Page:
US-Taliban talks on during countdown to US withdrawaltext_fields
Washington: While the world is watching events unfolding in Afghanistan with most parties cut of from the Taliban, there is one most unlikely candidate in touch with the militant outfit: the US. America has already been at the receiving end of blame for its exit, seen by most countries as abrupt, from Afghan soil, although US president Joe Biden still justifies its stand and vows to abide by it.
However, in view of the large number of people stuck inside Afghan with a still precarious security situation with significant US personnel and interests involved, the US is engaged in talks with the Taliban on a daily basis. Conversely, the Taliban is also seemingly banking on US resources to see that those who want to leave the country get the required logistics to leave and the Taliban itself gets the breather to go about government-making efforts.
US National Security Adviser Jake Sullivan confirmed that the US is engaging with the Taliban on a daily basis even as the US is poised to make a total exist by the declared deadline of August 31.
"We are in talks with the Taliban on a daily basis through both political and security channels," he said when asked about talks with the Taliban over the extension issue. "I'm not going to get into the details of those discussions here to protect those discussions, which are covering a wide range of issues."
However, in the background of the challenge of accomplishing both the US's own withdrawal and facilitating the safe exit of other nationalities, President Joe Biden is reportedly mulling extension of the ongoing evacuation beyond the end-August deadline, as reported by Xinhua news agency on Tuesday.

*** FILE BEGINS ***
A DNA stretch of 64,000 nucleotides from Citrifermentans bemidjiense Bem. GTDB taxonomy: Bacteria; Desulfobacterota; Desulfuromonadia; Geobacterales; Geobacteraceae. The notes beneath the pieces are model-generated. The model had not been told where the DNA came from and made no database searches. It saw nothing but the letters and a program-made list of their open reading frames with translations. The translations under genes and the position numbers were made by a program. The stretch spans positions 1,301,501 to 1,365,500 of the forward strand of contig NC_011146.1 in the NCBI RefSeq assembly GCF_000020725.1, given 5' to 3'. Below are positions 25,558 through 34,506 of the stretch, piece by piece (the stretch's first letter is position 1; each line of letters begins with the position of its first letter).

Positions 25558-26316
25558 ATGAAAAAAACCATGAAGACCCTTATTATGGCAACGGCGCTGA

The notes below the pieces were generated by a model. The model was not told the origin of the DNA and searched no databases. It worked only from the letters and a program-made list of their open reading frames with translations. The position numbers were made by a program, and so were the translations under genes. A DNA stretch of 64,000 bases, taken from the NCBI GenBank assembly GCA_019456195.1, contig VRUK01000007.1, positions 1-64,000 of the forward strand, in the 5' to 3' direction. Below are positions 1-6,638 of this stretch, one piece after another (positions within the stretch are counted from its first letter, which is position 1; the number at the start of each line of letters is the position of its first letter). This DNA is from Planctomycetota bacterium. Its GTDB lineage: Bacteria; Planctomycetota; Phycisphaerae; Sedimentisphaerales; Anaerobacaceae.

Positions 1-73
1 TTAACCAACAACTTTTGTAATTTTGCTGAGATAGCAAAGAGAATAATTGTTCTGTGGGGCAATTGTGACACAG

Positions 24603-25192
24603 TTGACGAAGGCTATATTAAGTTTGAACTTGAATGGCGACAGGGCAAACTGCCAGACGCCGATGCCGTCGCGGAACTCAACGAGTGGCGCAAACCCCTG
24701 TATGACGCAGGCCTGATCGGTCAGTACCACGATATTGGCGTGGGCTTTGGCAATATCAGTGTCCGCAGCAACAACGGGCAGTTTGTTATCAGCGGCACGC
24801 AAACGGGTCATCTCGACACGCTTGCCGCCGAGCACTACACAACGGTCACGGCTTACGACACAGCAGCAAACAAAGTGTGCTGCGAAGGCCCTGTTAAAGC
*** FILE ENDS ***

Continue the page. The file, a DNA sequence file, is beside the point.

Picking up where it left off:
But Taliban spokesman Suhail Shaheen, in an interview with Sky News ruled out agreeing with such an extension.
At a White House briefing on Monday, Sullivan told reporters that the US has been in discussions with allies as well as with the Taliban on the evacuation issues.
Sullivan added that the US is consulting the Taliban "on every aspect of what's happening in Kabul right now" and would continue those conversations.
"As the president has said before, we believe that we have time between now and the 31st to get out any American that wants to get out," he said, while noting "the president will ultimately make his decision about the precise shape and scope of this operation."
State Department spokesperson Ned Price said later on Monday that the issue of Kabul airport, which holds the key for the evacuation operation, was also discussed with the Taliban.
"There is actually an agreement between and among all these actors, of course between the US and our partners and allies, but also with the Taliban, that all of our interests would be served with a functioning airport," he told reporters during a daily briefing.
Media reports also suggest that British Prime Minister Boris Johnson would also press Biden to extend the August 31 deadline using the occasion of the virtual summit of Group of Seven (G7) on Tuesday.
French Foreign Minister Jean-Yves Le Drian also concurred that additional time is needed to complete the evacuation.
Sullivan said the US and coalition aircraft had evacuated over 16,000 people in the last 24 hours.